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Better than sunshine

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I may be the only person I know who didn’t enjoy “Little Miss Sunshine.” The same movie studio produced a new film this summer, “The Way Way Back.” Naturally the film is being compared to LMS, but I like the characters in WWB much better. In LMS every character had some kind of goofy personality defect, but in WWB there were some characters whom are just believably struggling—and those are the ones who carry the story. Some reasons this film is worth seeing:

1. Don’t believe the people who try to convince you that you’re lesser than you think, even if couched as constructive criticism. Also, that the best revenge for these types of negative, critical people is to succeed despite them. Don’t cave in on yourself and let their judgements contribute to one’s low self-esteem.  What happens when one can fuel frustration into action as opposed to self-defeating behavior?

2. No matter how dismaying or confusing your personal situation is, you can still contribute positively to another person’s life. Often times having a disappointing outcome in one’s own life opens a door into being able to feel empathy with others. Not that misery loves company, but because difficult life experiences allow us to authentically relate to and recognize another person’s struggles. And sometimes being there for another person can put our own troubles in perspective, or bring an unexpected joy to one’s life.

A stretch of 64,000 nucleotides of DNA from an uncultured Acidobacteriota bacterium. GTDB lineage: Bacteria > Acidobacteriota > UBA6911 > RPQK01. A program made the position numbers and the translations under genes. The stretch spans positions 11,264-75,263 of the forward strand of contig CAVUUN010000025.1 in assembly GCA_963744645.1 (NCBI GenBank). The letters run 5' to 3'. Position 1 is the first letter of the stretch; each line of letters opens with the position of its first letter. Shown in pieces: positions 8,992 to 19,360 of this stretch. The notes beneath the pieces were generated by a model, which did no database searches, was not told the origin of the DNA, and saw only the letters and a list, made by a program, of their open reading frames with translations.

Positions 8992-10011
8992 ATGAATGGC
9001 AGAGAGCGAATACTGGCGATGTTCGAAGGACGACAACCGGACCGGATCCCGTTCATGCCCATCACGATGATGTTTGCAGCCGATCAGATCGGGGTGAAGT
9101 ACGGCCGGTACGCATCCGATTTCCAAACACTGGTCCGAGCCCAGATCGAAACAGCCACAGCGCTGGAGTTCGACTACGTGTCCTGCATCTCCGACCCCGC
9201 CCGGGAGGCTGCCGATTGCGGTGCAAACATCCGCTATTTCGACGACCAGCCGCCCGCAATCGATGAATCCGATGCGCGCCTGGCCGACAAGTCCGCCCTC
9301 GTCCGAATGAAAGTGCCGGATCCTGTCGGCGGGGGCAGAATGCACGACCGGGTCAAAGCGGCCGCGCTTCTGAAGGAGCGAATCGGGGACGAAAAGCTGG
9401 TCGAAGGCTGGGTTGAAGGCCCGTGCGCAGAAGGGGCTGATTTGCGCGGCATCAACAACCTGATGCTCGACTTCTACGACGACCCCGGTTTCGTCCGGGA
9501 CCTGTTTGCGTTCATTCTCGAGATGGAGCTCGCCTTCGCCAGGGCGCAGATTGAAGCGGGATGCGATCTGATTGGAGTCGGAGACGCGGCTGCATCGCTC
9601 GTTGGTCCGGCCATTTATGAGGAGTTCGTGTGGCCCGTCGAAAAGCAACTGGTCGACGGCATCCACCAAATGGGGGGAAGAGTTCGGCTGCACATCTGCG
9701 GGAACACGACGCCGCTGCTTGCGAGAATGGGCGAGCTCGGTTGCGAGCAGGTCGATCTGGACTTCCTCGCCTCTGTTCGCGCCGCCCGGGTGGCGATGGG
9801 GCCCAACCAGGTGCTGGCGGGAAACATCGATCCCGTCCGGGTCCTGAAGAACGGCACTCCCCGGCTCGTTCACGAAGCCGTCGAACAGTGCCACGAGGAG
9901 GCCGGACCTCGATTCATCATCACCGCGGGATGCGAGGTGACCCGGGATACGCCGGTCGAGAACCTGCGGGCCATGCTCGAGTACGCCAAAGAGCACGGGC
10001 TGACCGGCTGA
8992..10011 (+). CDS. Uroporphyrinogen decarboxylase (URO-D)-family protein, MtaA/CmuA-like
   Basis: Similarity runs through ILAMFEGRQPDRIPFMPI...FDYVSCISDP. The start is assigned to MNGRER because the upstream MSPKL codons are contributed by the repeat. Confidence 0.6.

3. Being afraid that you can’t succeed on your own merits can trap a person in an untenable situation. Fear of being unlovable is one of the most common human fears. Fear of not being able to financially support one’s self is another. People often compromise their beliefs and/or values in order to stay in the “safe zone.” While it’s fully understandable why people do this, it often comes at a great cost to the individual. It take much bravery to risk facing these kinds of fears.

SPOILER ALERT: I’m guessing most people will leave this movie cheering for the kid. However, I’m cheering for the adults. Specifically the fun park manager and the mom. Both of these character exemplified the above points in different ways. The kid was great, don’t get me wrong. But as kids it’s part of the job to push the limits and explore new territory, but for adults to realize their issues and to take risks and grow in spite of that—that behavior deserves extra commendation.

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